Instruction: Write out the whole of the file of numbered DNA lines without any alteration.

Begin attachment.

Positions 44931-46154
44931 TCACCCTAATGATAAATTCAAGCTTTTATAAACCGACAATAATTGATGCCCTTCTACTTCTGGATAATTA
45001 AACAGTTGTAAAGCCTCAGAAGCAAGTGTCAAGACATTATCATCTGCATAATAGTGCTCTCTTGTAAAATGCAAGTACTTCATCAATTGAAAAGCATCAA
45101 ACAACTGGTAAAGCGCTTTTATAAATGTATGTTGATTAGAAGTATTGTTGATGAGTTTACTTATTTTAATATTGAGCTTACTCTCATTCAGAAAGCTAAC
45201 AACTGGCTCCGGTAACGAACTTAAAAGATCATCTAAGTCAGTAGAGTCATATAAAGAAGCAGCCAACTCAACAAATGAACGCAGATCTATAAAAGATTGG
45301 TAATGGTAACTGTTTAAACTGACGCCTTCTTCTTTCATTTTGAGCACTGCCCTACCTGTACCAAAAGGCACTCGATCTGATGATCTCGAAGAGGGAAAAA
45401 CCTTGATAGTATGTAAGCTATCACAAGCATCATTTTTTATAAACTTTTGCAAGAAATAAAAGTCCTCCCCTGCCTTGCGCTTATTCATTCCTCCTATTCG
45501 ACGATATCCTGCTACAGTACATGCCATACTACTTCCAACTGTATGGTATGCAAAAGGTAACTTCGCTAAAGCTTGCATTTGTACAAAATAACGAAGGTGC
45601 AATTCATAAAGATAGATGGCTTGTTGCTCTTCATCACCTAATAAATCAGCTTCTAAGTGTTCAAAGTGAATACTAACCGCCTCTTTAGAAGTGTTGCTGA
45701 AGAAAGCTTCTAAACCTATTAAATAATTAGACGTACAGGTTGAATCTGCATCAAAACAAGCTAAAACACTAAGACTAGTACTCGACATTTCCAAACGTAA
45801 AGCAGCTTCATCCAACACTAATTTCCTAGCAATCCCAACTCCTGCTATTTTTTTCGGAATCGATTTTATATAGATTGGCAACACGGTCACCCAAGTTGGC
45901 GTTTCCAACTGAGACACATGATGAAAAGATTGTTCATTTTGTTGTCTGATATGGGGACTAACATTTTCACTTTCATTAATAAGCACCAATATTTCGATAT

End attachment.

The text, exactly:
Positions 44931-46154
44931 TCACCCTAATGATAAATTCAAGCTTTTATAAACCGACAATAATTGATGCCCTTCTACTTCTGGATAATTA
45001 AACAGTTGTAAAGCCTCAGAAGCAAGTGTCAAGACATTATCATCTGCATAATAGTGCTCTCTTGTAAAATGCAAGTACTTCATCAATTGAAAAGCATCAA
45101 ACAACTGGTAAAGCGCTTTTATAAATGTATGTTGATTAGAAGTATTGTTGATGAGTTTACTTATTTTAATATTGAGCTTACTCTCATTCAGAAAGCTAAC
45201 AACTGGCTCCGGTAACGAACTTAAAAGATCATCTAAGTCAGTAGAGTCATATAAAGAAGCAGCCAACTCAACAAATGAACGCAGATCTATAAAAGATTGG
45301 TAATGGTAACTGTTTAAACTGACGCCTTCTTCTTTCATTTTGAGCACTGCCCTACCTGTACCAAAAGGCACTCGATCTGATGATCTCGAAGAGGGAAAAA
45401 CCTTGATAGTATGTAAGCTATCACAAGCATCATTTTTTATAAACTTTTGCAAGAAATAAAAGTCCTCCCCTGCCTTGCGCTTATTCATTCCTCCTATTCG
45501 ACGATATCCTGCTACAGTACATGCCATACTACTTCCAACTGTATGGTATGCAAAAGGTAACTTCGCTAAAGCTTGCATTTGTACAAAATAACGAAGGTGC
45601 AATTCATAAAGATAGATGGCTTGTTGCTCTTCATCACCTAATAAATCAGCTTCTAAGTGTTCAAAGTGAATACTAACCGCCTCTTTAGAAGTGTTGCTGA
45701 AGAAAGCTTCTAAACCTATTAAATAATTAGACGTACAGGTTGAATCTGCATCAAAACAAGCTAAAACACTAAGACTAGTACTCGACATTTCCAAACGTAA
45801 AGCAGCTTCATCCAACACTAATTTCCTAGCAATCCCAACTCCTGCTATTTTTTTCGGAATCGATTTTATATAGATTGGCAACACGGTCACCCAAGTTGGC
45901 GTTTCCAACTGAGACACATGATGAAAAGATTGTTCATTTTGTTGTCTGATATGGGGACTAACATTTTCACTTTCATTAATAAGCACCAATATTTCGATAT